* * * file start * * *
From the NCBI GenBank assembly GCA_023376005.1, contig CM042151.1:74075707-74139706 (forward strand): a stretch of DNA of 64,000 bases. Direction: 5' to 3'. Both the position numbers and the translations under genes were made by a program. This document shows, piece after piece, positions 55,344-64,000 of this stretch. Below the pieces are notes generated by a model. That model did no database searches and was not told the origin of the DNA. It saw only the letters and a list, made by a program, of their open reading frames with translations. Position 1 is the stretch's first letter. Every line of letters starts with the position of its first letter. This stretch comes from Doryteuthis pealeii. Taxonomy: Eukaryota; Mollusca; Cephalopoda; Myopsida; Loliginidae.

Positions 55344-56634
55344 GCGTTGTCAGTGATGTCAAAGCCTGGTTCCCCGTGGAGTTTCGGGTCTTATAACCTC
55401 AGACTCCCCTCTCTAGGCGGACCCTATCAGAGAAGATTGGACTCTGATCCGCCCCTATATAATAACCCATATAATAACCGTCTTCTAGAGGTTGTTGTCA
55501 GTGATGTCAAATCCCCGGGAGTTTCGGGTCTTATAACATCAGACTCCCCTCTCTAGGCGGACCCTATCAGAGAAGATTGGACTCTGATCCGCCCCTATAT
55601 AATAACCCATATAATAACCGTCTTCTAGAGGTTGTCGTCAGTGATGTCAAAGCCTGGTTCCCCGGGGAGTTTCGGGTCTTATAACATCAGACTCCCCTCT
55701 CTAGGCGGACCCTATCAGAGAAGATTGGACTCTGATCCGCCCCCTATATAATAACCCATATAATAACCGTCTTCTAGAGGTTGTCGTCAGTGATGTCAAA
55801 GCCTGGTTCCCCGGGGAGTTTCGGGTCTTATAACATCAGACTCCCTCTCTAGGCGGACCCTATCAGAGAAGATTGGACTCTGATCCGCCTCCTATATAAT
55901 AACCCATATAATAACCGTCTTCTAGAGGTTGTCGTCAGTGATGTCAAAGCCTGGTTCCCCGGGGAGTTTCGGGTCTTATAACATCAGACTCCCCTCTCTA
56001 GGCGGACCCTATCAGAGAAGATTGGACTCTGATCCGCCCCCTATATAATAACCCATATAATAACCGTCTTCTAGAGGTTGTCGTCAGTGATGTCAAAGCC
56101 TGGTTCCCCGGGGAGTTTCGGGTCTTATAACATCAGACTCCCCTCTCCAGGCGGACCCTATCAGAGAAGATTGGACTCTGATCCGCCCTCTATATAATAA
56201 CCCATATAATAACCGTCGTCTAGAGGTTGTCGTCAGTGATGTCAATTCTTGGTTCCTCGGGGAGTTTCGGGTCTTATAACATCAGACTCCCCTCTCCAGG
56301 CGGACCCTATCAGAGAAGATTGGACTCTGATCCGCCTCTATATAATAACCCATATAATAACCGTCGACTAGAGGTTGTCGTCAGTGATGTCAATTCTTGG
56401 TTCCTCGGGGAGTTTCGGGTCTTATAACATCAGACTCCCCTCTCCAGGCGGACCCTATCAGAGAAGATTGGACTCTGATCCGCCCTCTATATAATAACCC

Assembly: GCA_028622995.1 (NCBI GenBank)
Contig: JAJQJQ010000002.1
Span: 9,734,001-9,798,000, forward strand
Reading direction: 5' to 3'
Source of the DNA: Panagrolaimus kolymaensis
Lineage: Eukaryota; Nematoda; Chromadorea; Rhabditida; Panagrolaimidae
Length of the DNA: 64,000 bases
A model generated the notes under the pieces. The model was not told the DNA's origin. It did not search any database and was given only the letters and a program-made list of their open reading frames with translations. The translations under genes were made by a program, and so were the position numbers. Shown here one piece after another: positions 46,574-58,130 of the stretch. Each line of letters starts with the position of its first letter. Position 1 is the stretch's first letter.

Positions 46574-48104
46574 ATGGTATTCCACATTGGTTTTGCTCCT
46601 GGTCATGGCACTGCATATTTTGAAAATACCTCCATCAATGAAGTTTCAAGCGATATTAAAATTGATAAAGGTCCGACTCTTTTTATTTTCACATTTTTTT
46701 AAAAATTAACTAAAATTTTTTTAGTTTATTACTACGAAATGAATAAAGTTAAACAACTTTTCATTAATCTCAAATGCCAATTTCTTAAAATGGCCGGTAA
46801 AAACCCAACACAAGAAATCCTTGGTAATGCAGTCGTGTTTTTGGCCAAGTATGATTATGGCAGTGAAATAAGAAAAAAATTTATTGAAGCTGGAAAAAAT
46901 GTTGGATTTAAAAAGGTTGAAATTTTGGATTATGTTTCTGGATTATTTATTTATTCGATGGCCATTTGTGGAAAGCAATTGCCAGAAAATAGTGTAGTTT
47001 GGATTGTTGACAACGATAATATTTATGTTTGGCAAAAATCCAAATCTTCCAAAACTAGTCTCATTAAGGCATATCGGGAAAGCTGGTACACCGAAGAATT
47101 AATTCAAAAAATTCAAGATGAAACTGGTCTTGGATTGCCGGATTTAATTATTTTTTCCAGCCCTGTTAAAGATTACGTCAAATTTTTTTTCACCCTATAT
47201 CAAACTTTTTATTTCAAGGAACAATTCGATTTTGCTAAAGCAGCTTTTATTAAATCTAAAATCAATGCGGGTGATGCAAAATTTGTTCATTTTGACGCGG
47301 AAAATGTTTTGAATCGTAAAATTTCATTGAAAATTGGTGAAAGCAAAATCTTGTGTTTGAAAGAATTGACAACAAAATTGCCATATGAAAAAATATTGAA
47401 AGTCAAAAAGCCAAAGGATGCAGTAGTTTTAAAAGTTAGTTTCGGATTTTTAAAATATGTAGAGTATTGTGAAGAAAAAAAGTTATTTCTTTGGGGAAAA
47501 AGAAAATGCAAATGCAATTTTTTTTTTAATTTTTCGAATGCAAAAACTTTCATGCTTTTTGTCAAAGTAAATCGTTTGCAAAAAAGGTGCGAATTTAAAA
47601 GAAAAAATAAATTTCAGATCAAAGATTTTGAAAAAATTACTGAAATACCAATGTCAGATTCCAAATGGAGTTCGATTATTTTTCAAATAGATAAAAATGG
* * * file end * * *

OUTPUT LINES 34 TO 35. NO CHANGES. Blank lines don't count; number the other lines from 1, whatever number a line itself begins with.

47501 AGAAAATGCAAATGCAATTTTTTTTTTAATTTTTCGAATGCAAAAACTTTCATGCTTTTTGTCAAAGTAAATCGTTTGCAAAAAAGGTGCGAATTTAAAA
47601 GAAAAAATAAATTTCAGATCAAAGATTTTGAAAAAATTACTGAAATACCAATGTCAGATTCCAAATGGAGTTCGATTATTTTTCAAATAGATAAAAATGG